Transformers: More Than Meets the Eye

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Objective

Students read about alternating current and experiment with transformers so that they can solve word problems involving transformers.

Big Idea

A transformer, which is two separate coils of wire in close proximity to each other, changes the voltage of an alternating current by the same ratio as the two coils of wire.

Context and Supplies

Today, students read about alternating current and use a simulator to discover that electric transformers only work with alternating current. This builds off past lessons on electric generators and the energy transformations in a circuit.

Students need computers and access to the internet for this lesson as they are to use the Generator PhET simulation (PhET provides a series of high quality physical science simulators and is provided by The University of Colorado). Students also learn about the transformer formula which sets the ratio of the input voltage to output voltage equal to the ratio of the number of turns on the input coil to the output coil. Transformers are an essential part of our electric power grid and students should know about them for the unit's final assignment, The Power Grid Project.

NGSS applied for this lesson include the engineering standard HS-ETS1-4: Use a computer simulation to model the impact of proposed solutions to a complex real-world problem with numerous criteria and constraints on interactions within and between systems relevant to the problem and performance standard HS-PS2-5: Plan and conduct an investigation to provide evidence that an electric current can produce a magnetic field and that a changing magnetic field can produce an electric current.  Science Practice 2: Developing and using models, Science Practice 5: Using mathematics and computational thinking, Science Practice 6: Constructing explanations (for science) and designing solutions (for engineering) and Science Practice 8: Obtaining, evaluating, and communicating information are also used.

CCSS applied; Math Practice 2: Reason abstractly and quantitatively, Math Practice 4: Model with mathematics and RST.11-12.4: Determine the meaning of symbols, key terms, and other domain-specific words and phrases as they are used in a specific scientific or technical context relevant to grades 11-12 texts and topics.

Observations of a Transformer Cover

5 minutes

As class begins, I collect the homework that was assigned last lesson, Conservation of Energy Revisited. The assignment is watch a 5 minute YouTube video, Energy 101: Electricity Generation, and create a one-page visual that shows how electricity gets to their homes from a power plant.  I revisit this assignment at the end of this lesson.

To get students into the topic of transformers, I start off with an observation exercise. Students are grouped in fours and each group has a small white board. I use my Document Camera to display a close-up of the print stamped on a Transformer. Based on the information written on the transformer, they have one minute to write down what they believe is the purpose of this device. 

After the one minute is up, I have a representative from each table share out their Observations of Transformer Cover. Replies such as it changes 120 volts AC into 6 volts DC and it operates with 15 watts of power are the primary answers I want to focus on for this exercise.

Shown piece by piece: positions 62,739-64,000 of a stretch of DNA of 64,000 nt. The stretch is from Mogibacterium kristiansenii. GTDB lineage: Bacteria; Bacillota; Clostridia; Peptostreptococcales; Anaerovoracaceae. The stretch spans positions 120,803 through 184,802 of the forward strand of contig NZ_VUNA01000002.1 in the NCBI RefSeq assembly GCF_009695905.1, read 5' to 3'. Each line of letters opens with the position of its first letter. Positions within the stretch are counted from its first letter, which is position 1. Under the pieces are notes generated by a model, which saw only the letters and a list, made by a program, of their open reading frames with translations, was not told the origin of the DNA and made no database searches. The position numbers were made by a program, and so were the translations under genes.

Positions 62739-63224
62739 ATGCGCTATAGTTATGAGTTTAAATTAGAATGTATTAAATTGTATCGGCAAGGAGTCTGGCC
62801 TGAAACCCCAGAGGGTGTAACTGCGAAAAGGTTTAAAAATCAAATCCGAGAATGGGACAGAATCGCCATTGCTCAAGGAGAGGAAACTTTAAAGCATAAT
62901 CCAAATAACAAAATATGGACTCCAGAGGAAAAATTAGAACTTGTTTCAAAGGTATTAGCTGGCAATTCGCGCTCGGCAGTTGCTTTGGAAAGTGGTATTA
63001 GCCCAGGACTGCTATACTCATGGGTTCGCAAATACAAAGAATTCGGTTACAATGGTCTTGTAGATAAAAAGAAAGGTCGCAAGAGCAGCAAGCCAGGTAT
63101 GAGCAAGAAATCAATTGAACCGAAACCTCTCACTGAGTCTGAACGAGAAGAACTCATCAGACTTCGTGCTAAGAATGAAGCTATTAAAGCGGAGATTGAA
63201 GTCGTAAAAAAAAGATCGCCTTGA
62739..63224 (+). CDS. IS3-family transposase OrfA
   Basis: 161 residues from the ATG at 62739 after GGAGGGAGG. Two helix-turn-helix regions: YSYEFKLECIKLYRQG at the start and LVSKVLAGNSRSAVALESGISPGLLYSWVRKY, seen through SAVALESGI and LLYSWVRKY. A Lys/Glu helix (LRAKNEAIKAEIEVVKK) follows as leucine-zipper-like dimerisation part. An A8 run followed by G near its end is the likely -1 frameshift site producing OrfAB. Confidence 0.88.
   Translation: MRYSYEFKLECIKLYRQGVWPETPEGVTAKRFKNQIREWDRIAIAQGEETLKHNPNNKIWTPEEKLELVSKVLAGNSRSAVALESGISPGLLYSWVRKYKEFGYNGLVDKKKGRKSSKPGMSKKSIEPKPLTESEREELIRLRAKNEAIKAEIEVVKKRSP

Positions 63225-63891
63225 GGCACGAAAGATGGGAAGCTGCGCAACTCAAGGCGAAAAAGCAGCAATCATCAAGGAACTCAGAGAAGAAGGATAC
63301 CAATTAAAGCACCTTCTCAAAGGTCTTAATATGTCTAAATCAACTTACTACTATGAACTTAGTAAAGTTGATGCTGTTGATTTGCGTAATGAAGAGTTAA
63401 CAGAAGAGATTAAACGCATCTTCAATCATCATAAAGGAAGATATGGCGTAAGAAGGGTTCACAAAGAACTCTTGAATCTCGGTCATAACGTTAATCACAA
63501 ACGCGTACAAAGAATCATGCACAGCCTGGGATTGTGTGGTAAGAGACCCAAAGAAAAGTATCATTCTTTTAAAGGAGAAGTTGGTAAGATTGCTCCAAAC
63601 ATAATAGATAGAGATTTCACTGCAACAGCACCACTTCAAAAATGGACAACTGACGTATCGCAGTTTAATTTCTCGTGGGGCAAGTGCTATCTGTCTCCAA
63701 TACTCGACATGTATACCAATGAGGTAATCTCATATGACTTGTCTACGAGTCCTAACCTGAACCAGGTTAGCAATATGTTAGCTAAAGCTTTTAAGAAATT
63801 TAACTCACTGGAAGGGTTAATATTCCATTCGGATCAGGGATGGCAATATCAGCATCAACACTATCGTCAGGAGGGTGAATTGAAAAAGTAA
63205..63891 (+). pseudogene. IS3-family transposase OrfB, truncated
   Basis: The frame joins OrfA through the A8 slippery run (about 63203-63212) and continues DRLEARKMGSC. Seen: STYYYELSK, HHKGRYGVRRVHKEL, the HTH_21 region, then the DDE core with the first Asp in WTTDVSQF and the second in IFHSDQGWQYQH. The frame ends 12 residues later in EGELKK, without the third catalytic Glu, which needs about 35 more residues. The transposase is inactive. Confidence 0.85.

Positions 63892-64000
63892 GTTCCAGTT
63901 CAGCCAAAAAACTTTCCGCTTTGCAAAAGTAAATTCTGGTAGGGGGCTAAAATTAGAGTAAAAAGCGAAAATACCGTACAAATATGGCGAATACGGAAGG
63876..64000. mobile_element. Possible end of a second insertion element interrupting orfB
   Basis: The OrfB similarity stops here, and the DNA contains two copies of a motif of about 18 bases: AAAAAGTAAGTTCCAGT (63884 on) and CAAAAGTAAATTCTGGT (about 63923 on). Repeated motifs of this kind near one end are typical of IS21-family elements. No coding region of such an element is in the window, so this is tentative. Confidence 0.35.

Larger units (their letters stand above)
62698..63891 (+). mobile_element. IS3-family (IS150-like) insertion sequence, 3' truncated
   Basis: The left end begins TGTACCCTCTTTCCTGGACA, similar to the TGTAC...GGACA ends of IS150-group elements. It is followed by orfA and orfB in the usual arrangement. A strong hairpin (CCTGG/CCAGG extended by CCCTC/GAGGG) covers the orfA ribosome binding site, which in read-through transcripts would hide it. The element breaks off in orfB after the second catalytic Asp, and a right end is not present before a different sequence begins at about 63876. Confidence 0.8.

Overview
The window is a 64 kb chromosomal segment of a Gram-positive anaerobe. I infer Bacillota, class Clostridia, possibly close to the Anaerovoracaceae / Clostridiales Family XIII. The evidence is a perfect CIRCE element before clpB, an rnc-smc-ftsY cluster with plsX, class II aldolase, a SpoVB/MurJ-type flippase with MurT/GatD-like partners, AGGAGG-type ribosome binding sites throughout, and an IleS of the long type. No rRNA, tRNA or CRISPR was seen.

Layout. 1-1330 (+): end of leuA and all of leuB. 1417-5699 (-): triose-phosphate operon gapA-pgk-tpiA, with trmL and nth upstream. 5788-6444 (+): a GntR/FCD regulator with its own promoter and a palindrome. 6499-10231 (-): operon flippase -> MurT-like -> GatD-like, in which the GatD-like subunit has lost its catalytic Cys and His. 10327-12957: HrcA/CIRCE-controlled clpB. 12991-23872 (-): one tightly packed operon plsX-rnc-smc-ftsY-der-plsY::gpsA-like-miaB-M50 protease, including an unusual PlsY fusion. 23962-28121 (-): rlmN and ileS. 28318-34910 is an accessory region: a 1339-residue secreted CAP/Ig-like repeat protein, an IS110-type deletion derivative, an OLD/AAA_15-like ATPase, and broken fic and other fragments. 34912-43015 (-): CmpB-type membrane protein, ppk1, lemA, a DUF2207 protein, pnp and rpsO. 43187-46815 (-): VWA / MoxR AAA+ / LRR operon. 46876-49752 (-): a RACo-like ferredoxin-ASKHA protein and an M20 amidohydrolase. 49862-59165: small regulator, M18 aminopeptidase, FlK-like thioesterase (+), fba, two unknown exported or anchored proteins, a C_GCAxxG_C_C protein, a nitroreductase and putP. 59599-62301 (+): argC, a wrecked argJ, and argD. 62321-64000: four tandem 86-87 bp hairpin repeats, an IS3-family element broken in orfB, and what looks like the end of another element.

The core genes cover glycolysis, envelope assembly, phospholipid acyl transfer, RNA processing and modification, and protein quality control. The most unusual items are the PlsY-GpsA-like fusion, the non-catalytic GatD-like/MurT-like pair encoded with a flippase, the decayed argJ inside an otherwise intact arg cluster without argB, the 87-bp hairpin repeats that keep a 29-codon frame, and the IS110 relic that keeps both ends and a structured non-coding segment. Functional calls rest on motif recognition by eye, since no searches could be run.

Before students read about transformers and to figure out how they work, I want them to know that the primary task of a transformers is to either step up or step down a voltage.

Transformer Online Simulator Activity

30 minutes

This is a self-paced activity where students read about Alternating Current and Direct Current and how a transformer changes voltage. They also make observations on the PhET Generator simulation to figure out that transformers only operate with AC. Finally, students look up the transformer formula and apply the formula to solve word problems. 

All of this is on the Transformer PhET Activity handout. Students have a computer with internet access and physics textbooks available to use a resource. Each student gets their own handout, however, they work in groups of 2-3 to complete the activity. As a cooperative learning exercise, students have a chance to talk through the assignment and to help each other. I don't like to have groups bigger than 3; the smaller grouping makes it more likely that all students make significant contributions to the assignment. 

While students engage in the activity, I walk around the room and monitor their progress. I also employ the Colored Cups which informs me of when students are in need of support. The students have 35 minutes to complete the activity as I like to spend the final 10 minutes reviewing. I use an online timer projected on the board so students know how much time is left. 

After 25 minutes, I collect the students work and review the solutions to the transformer word problems, Transformer Solutions. Then we go through the short Transformers power point on which students take notes. The power point contains the transformer formula along with a sample problem. Though this is a repeat of what students taught themselves a few minutes earlier, it is worth repeating. I also want this information in their notebooks as a resource.

Power Grid Overview

5 minutes

In the last few minutes of class, I set the stage for the Power Grid Project. I display the Power Grid Overview which is a display that is similar to what students make for the project. I also show actual pictures of the components on the overview which include high voltage lines, distributions lines and transformers. The pictures are all images from our city with which students are famiiar. For instance, when the picture comes up of the distribution transformer, at least one student shouts out, "Hey, I know where that is. It's on Triangle Street!"